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Yartys, Bean Counters & Non-users Class and the contest over value in cultural policy Andrew Miles ESRC Centre for Research on Socio-Cultural Change (CRESC)

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Presentation on theme: "Yartys, Bean Counters & Non-users Class and the contest over value in cultural policy Andrew Miles ESRC Centre for Research on Socio-Cultural Change (CRESC)"— Presentation transcript:

1 Yartys, Bean Counters & Non-users Class and the contest over value in cultural policy Andrew Miles ESRC Centre for Research on Socio-Cultural Change (CRESC) University of Manchester

2 The decontextualisation of value in cultural policy Issue of cultural value in cultural policy largely trapped in a self-contained and self-referential debate Where is the value of publicly funded culture located & what is needed to demonstrate this? Intrinsic v. instrumental value (Belfiore & Bennett 2008) : self-evident good in itself v. means to other ends demonstrated by metrics and monetisation (Bakhshi 2009, O’Brien 2010)

3 Whose culture, whose value(s)? Narrow focus on the established canon of ‘high’ cultural venues and practices and how to justify its funding from the public purse obscures the ways in which the idea of cultural participation and its valuation is socially constructed and constructing (Bourdieu 1984) Consideration of the social realm in cultural policy is limited and unproblematic, revolving around the notion of ‘social inclusion’ Here discuss how cultural policy is crucially informed by processes of class relations and division – Social distinction around middle class norms – Enacted by technologies with a ‘social life’ – Reflection of changing configuration of the post-war establishment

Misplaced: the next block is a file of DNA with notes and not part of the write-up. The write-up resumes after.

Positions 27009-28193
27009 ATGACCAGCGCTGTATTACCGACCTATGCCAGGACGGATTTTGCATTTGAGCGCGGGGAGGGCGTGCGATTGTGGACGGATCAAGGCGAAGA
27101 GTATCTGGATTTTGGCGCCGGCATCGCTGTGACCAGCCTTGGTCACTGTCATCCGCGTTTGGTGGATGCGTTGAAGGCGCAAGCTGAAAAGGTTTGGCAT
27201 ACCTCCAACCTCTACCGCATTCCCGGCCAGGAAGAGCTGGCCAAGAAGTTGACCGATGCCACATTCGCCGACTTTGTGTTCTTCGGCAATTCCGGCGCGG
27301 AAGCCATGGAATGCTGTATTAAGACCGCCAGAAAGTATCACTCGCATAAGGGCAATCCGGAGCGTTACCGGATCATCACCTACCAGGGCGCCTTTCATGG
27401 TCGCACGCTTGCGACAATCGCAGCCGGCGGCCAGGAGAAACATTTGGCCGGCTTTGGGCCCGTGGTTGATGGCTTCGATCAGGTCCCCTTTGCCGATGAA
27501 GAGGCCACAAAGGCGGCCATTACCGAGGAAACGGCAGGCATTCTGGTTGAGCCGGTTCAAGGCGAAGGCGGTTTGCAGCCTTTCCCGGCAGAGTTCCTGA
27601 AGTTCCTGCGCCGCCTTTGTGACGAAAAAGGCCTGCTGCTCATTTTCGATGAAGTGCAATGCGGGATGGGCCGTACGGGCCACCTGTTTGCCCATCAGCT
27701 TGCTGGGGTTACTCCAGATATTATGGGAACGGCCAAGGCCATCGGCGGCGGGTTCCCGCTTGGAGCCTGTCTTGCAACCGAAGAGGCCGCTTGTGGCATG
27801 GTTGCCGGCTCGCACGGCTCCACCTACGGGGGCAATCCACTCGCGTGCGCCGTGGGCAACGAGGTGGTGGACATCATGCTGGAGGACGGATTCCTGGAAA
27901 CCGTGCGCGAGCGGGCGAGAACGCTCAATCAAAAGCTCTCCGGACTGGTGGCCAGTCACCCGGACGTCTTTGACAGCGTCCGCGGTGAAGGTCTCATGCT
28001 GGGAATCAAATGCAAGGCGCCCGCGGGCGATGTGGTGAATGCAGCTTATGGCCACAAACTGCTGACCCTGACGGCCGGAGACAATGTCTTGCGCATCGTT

4 The deficit model of participation Underlying social inclusion agenda of late 90s and early noughties, non participants as a social problem DCMS and its NDPBs cast in the role of cultural engineers. We will argue that being involved with the arts can have a lasting and transforming effect on many people’s lives. This is true not just for individuals, but also for neighbourhoods, communities and entire generations, whose sense of identity and purpose can be changed through art. Arts Council England, Ambition for the Arts, 2003 A polarizing narrative - inclusion as exclusion. Cajoling those ‘in deficit’ while marking them out and marginalising their practices as culturally valueless Underpinned by a methodological techniques for ‘robust’ evidence of impacts, rooted in positivist social science which self-confirm a narrow and tendentious view of participation and participants